Vernonia fasciculata subsp. corymbosa (Schwein.) S.B. Jones:
United States (North America)

Note: This information is based on publications available through Tropicos and may not represent the entire distribution. Tropicos does not categorize distributions as native or non-native.
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Localities documented in Tropicos sources

Vernonia fasciculata subsp. fasciculata :
United States (North America)

Note: This information is based on publications available through Tropicos and may not represent the entire distribution. Tropicos does not categorize distributions as native or non-native.
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Localities documented in Tropicos sources

Vernonia fasciculata var. fasciculata :
Canada (North America)
United States (North America)

Note: This information is based on publications available through Tropicos and may not represent the entire distribution. Tropicos does not categorize distributions as native or non-native.
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Localities documented in Tropicos sources

Vernonia fasciculata var. corymbosa (Schwein.) B.G. Schub.:
Canada (North America)
United States (North America)

Note: This information is based on publications available through Tropicos and may not represent the entire distribution. Tropicos does not categorize distributions as native or non-native.
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Localities documented in Tropicos sources

Vernonia fasciculata subsp. corymbosa (Schwein.) Á. Löve & D. Löve:
United States (North America)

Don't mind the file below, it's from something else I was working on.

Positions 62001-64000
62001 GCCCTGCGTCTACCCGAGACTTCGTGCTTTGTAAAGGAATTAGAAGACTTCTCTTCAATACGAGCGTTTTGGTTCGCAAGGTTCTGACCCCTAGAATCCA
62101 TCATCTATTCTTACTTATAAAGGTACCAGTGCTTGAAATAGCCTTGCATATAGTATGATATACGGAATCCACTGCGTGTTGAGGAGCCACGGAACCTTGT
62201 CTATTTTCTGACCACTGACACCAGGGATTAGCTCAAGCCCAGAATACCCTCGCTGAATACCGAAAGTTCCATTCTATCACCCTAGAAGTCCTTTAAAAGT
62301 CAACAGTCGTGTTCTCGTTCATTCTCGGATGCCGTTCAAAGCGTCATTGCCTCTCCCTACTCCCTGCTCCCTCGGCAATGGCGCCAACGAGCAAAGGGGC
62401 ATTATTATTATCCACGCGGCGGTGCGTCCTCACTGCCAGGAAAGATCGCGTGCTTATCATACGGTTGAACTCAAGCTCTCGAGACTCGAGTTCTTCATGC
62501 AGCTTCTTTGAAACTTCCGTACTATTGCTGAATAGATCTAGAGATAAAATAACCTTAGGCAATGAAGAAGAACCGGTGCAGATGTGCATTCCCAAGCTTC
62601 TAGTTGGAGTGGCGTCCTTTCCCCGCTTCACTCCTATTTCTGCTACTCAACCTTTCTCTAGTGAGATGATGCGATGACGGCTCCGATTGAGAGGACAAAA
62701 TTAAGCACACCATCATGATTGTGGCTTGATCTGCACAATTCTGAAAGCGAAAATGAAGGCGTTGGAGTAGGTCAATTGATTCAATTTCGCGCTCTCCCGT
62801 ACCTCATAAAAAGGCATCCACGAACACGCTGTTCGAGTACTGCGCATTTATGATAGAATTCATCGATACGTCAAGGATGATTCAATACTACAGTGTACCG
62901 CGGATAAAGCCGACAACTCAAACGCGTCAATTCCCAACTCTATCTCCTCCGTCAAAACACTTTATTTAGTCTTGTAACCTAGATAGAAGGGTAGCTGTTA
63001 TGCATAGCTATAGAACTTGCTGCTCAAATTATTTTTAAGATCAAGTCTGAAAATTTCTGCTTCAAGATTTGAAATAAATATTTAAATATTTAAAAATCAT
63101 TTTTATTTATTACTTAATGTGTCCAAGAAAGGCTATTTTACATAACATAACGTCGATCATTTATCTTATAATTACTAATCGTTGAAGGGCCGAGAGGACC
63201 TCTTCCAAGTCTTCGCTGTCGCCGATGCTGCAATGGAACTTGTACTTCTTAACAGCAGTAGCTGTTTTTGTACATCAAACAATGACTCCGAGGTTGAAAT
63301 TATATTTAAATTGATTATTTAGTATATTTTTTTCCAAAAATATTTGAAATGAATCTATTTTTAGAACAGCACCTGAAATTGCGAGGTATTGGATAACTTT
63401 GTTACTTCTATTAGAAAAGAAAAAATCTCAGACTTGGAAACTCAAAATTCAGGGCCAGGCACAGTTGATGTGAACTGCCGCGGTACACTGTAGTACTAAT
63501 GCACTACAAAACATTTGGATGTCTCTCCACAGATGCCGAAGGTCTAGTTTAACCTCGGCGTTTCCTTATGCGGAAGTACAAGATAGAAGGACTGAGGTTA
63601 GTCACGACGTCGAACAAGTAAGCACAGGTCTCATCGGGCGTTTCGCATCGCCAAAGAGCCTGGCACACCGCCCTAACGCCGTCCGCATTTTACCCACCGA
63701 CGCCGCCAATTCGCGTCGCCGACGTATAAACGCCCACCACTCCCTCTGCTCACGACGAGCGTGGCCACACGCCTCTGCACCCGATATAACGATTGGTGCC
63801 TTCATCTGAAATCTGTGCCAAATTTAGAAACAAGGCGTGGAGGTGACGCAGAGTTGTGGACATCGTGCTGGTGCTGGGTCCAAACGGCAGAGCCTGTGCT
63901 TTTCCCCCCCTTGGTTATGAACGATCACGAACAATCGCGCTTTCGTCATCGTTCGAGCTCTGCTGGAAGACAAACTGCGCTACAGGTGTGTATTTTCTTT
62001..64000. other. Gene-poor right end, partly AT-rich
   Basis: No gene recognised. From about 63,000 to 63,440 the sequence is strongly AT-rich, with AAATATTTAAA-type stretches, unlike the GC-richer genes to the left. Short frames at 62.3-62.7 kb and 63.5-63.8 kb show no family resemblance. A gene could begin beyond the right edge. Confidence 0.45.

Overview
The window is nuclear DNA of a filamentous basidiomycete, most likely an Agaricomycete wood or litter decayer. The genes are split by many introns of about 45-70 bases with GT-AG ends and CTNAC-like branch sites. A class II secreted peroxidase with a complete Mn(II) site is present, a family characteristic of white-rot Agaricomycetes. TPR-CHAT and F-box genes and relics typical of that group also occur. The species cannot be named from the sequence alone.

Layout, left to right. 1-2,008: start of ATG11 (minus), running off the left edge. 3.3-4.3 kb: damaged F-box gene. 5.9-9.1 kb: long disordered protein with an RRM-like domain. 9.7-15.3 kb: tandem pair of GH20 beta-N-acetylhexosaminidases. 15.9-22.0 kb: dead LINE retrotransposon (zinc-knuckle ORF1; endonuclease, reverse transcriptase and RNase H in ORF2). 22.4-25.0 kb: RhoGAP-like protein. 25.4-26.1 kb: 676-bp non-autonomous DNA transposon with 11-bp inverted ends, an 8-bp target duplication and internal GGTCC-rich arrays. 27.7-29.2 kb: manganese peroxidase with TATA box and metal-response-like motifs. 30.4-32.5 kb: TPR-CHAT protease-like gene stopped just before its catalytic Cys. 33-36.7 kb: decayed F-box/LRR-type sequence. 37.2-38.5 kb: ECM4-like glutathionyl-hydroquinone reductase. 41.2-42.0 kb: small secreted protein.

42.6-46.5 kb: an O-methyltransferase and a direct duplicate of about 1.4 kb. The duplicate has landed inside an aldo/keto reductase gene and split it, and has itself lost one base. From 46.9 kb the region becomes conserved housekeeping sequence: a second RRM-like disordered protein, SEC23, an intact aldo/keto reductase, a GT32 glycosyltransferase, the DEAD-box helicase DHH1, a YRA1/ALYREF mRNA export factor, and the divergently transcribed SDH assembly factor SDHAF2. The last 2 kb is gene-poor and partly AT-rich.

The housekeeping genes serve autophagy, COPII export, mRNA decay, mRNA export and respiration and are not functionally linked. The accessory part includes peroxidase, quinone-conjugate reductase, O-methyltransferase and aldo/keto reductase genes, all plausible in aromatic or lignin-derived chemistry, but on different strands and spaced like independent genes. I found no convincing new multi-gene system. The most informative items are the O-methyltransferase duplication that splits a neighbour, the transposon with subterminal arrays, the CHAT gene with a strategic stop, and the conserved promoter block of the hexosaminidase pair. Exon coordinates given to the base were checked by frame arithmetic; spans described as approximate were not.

Note: This information is based on publications available through Tropicos and may not represent the entire distribution. Tropicos does not categorize distributions as native or non-native.
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Localities documented in Tropicos sources

Vernonia fasciculata Michx.:
United States (North America)

Note: This information is based on publications available through Tropicos and may not represent the entire distribution. Tropicos does not categorize distributions as native or non-native.
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National Distribution

United States

Origin: Unknown/Undetermined

Regularity: Regularly occurring

Currently: Unknown/Undetermined

Confidence: Confident

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Global Range: Tallgrass prairies of the midwestern and eastern states of the U.S.

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Physical Description

Morphology

Description

Plants 3–12+ dm. Stems puberulent, glabrescent. Leaves mostly cauline; blades ± lanceolate, 5–12(–20+) cm × 5–18(–40+) mm, l/w = 5–9(–14+), abaxially glabrate (pitted, with awl-shaped hairs in pits), adaxially scabrellous, resin-gland-dotted (sometimes pitted). Heads in congested, corymbiform arrays. Peduncles 1–8(–12+) mm. Involucres ± campanulate, 5–7(–8+) × 4–6 mm. Phyllaries 25–35+ in 4–5+ series, glabrescent, margins arachno-ciliolate, the outer lance-ovate, 1–3 mm, inner oblong to linear-oblong, 5–7+ mm, tips acute or rounded-apiculate. Florets 12–25+. Cypselae 3.5–4 mm; pappi fuscous to purplish, outer subulate scales or bristles 20–30, 0.5–3+ mm, intergrading with 35–45+, 5–7+ mm inner subulate scales or bristles. 2n = 34.